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Overtime

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Posted over 2 years ago

 

 Hi, I am considering a career in law enforcement, so I would like some insider information on a typical work week. 


First of all, I know counties have different scheduling systems such as 4/10.


1. After you have worked your 4 day shift are you required to go back on the job if you get called in for overtime?


2. Because of getting called in, is it hard to have a private life?


3. What is the worst part of the day?


Thank you for your input, I really do appreciate it. God bless.

White_shirt_max50

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Rate This | Posted over 2 years ago

 

Why not contact your local agency and axe these questions? Click on become a cop on this site which may be of assistance. With these concerns I am not certain I would recommend a career in law enforcement. Take a deep breath and relax. Schedule a ride-a-long with your local agency and axe these questions.

1asteriskshield_ezr_max50

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Rated +1 | Posted over 2 years ago

 

GenomeUnmasked says ...



 Hi, I am considering a career in law enforcement, so I would like some insider information on a typical work week. 


First of all, I know counties have different scheduling systems such as 4/10.


1. After you have worked your 4 day shift are you required to go back on the job if you get called in for overtime?


2. Because of getting called in, is it hard to have a private life?


3. What is the worst part of the day?


Thank you for your input, I really do appreciate it. God bless.



1. Why would they call us back in with others on the payroll? In the case of a natural disaster or riots, yes. Otherwise, no.


2.Yes, it's hard having a private life in this profession period.


3. Waking up


You can't cure stupid.

Schultz3_max50

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Rate This | Posted over 2 years ago

 

Any overtime we work has to be approved by a supervisor and has to be okay with the officer. Police officers have the same workplace rights as any other profession. You cannot force a person to work overtime. With that said, I have not seen an officer refuse to come in for overtime. Usually if they are asked, circumstances are pretty desparate. There are programs like traffic patrol and helping patrol the boarders that are voluntary overtime that the officer signs up for. Of course, it is the choice of the officer, it is never mandatory.


With three days off per week, I have plenty of time for my family. The days I work, I may not see them much, though. I work from 1700-0300 most shifts, so I sleep when my family is awake and am working when they are awake. It is very important to set aside time during days off to spend with family. To often officers, especially new ones, cannot drag themselves away from the office when they are off shift. They are drawn to police work so much that they want nothing more than to be around it 24/7. I have trained five guys, and all of them were like that. I had to order them to go home and spend time with their families. More seasoned officers learn to make the transition to police work and their private life. It is hard to master, but if you do, you can have the best of both worlds.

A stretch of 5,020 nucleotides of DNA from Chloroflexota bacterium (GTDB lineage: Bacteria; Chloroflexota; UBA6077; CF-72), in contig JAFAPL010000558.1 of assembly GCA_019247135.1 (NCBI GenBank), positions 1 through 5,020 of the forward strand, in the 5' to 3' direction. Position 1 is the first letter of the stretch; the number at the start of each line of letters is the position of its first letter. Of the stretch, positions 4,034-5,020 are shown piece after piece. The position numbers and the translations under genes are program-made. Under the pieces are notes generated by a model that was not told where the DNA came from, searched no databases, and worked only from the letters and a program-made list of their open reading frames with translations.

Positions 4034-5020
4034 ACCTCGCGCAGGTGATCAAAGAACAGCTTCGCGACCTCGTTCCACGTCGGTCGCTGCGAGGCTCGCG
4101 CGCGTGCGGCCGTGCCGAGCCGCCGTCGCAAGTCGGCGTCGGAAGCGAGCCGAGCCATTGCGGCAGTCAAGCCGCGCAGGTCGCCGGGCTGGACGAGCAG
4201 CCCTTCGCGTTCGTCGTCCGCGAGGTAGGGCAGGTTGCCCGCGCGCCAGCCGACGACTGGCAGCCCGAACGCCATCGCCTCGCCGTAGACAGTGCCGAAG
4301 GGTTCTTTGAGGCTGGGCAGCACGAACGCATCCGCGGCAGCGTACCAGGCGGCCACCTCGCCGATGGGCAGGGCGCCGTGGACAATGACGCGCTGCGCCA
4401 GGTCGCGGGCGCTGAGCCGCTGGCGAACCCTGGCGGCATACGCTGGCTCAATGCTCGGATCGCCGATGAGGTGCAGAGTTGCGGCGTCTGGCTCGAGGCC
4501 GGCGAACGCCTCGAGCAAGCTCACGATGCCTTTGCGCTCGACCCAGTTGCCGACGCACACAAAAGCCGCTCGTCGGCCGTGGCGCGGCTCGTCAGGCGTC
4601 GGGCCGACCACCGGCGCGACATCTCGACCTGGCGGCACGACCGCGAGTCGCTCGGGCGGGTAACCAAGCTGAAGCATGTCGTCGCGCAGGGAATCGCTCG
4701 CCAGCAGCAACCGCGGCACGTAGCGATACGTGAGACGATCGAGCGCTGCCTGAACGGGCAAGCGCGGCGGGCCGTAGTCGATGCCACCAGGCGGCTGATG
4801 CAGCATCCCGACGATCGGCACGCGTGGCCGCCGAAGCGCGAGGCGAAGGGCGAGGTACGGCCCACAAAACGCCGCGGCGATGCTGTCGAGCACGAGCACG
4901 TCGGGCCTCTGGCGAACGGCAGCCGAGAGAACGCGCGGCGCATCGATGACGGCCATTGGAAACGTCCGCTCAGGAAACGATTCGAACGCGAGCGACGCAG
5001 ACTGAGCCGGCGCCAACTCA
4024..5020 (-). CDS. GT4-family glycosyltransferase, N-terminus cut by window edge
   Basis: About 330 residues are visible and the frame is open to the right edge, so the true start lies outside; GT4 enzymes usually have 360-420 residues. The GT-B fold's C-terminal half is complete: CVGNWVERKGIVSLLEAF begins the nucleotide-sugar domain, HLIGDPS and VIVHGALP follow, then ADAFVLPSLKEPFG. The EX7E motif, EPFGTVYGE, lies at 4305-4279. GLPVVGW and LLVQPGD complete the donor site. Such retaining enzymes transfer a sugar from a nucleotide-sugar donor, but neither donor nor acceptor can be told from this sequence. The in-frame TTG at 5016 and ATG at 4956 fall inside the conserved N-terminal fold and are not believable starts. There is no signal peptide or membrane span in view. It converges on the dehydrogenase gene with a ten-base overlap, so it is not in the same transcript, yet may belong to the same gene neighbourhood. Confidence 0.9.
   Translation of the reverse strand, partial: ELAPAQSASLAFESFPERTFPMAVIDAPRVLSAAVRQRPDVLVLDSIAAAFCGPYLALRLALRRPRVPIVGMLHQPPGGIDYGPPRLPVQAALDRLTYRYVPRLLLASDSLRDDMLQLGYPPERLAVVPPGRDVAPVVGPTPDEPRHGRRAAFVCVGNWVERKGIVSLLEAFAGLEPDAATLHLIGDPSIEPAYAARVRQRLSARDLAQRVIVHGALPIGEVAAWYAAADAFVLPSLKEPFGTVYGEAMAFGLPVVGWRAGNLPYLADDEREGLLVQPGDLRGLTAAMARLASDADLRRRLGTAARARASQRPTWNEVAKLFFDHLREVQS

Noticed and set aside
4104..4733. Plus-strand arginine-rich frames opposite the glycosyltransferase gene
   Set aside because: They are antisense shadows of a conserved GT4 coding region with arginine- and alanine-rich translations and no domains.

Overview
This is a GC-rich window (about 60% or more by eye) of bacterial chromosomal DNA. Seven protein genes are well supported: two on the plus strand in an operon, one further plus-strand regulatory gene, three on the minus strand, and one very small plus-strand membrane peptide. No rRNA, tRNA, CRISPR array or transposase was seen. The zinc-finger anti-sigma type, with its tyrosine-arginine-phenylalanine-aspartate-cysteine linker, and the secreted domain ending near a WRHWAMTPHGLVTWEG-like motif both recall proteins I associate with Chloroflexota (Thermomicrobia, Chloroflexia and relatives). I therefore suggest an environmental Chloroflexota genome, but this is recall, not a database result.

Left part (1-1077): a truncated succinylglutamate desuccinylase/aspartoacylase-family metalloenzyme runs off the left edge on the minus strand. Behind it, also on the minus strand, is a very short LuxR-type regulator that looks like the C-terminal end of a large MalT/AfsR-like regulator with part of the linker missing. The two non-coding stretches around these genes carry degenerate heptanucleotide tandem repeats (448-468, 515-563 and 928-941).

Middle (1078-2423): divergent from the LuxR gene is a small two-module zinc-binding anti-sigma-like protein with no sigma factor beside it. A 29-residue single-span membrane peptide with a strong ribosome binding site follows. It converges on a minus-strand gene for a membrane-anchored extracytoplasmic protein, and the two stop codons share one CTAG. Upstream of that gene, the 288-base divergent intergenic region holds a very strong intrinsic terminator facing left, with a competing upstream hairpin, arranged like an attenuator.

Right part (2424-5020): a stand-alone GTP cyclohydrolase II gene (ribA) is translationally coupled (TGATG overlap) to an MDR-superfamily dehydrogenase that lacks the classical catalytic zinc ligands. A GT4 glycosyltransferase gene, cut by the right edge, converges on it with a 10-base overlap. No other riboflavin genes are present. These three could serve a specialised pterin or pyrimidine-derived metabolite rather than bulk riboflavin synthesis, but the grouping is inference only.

Images_max50

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Rated +2 | Posted over 2 years ago

 

The fellas that posted above me have stated things well.


I will say the same things but in different words.


1. Overtime is generally optional. Rarely is someone required to stay. And OT usually just attached on to your regular work day. If you work 10 hours, you might be offered to work 4 more hours to cover staffing levels. Coming in from home just to work OT is a regular thing but generally picked up by more senior officers/deputies.


2. It's not hard to have an assemblance of a family life as long as YOU manage it correctly. Working nights, deep nights and other odd hours are hard on spouses and kids who like to have the family home to sleep at night. The allure of OT pay (usually at time and a half, rarely at double time) DOES add a little cash to your paycheck but keep this in mind: No one makes bank in law enforcement.


3. Worse part of the day is having to go to the bathroom and being stuck on traffic control at a fatal accident.


The Guy !
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Batman_max600_1__max50

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Rate This | Posted over 2 years ago

 

BUMP The Sarge, especially the last one. LOL


Bad stuff happens to good people, handle it and overcome.
My motto for life:
Let go and let GOD,
Only HE can control everything.

0923131848_max50

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Rate This | Posted almost 2 years ago

 

 I'd just like to add that really small departments, like my town's, do have a greater need for overtime and officer flexibility, especially if there is a sickness going around. We have a Chief, a Lieutenant, four Sergeants, two Patrolmen under each Sergeant, one Detective and one traffice guy, who I'm sure has an official title, but I just don't know it. XD Anyway, two patrolmen and the Lt. were out sick with the flu the other day and a good number of guys were tied up in other things. On vacation, doing a detail at the high school, etc... So one of the guys who'd worked the shift just before this one - a full twelve hour shift, had to continue working for another twelve hours. Worst yet, he had to work the next morning! Of course, he was relieved as early as possible that next day, but this shows just what the job may require of you.